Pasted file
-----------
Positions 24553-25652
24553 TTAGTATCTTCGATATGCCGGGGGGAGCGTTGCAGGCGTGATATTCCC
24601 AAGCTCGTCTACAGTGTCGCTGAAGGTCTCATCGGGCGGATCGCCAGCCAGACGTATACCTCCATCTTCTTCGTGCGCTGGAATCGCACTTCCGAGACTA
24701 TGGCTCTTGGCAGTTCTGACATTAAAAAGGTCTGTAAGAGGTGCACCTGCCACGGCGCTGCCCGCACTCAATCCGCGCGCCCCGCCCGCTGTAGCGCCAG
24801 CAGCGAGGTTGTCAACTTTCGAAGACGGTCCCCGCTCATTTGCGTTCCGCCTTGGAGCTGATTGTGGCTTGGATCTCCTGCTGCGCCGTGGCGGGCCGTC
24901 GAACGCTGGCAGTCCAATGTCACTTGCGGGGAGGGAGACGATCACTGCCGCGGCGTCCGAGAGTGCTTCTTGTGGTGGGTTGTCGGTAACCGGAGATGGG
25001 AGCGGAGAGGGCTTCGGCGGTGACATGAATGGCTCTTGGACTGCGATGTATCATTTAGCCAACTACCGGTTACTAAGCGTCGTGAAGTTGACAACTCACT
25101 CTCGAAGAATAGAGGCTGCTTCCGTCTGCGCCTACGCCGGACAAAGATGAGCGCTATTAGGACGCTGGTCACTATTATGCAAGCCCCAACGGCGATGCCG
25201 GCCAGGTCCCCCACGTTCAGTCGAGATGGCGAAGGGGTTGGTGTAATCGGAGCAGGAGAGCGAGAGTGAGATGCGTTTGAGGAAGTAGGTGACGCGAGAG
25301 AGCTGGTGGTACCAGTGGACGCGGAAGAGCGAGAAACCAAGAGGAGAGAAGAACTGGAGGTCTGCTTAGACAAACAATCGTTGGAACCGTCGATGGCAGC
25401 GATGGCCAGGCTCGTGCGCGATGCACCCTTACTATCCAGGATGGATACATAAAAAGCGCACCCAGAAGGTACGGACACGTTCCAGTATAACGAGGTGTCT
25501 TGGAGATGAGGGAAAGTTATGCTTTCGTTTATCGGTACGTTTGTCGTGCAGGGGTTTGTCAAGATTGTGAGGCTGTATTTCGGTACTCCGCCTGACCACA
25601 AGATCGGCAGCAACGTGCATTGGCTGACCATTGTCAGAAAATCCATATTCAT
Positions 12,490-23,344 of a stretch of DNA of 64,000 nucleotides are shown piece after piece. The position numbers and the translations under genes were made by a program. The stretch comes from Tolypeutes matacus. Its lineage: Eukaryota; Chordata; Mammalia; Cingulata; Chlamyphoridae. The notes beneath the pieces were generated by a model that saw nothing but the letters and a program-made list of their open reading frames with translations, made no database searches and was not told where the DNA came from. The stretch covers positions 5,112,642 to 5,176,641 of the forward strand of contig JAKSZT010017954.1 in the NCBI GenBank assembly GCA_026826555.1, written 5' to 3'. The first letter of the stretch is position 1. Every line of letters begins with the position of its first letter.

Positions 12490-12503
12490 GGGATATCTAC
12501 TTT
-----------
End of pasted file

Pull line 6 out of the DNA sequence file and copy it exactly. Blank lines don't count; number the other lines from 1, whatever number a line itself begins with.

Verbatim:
24901 GAACGCTGGCAGTCCAATGTCACTTGCGGGGAGGGAGACGATCACTGCCGCGGCGTCCGAGAGTGCTTCTTGTGGTGGGTTGTCGGTAACCGGAGATGGG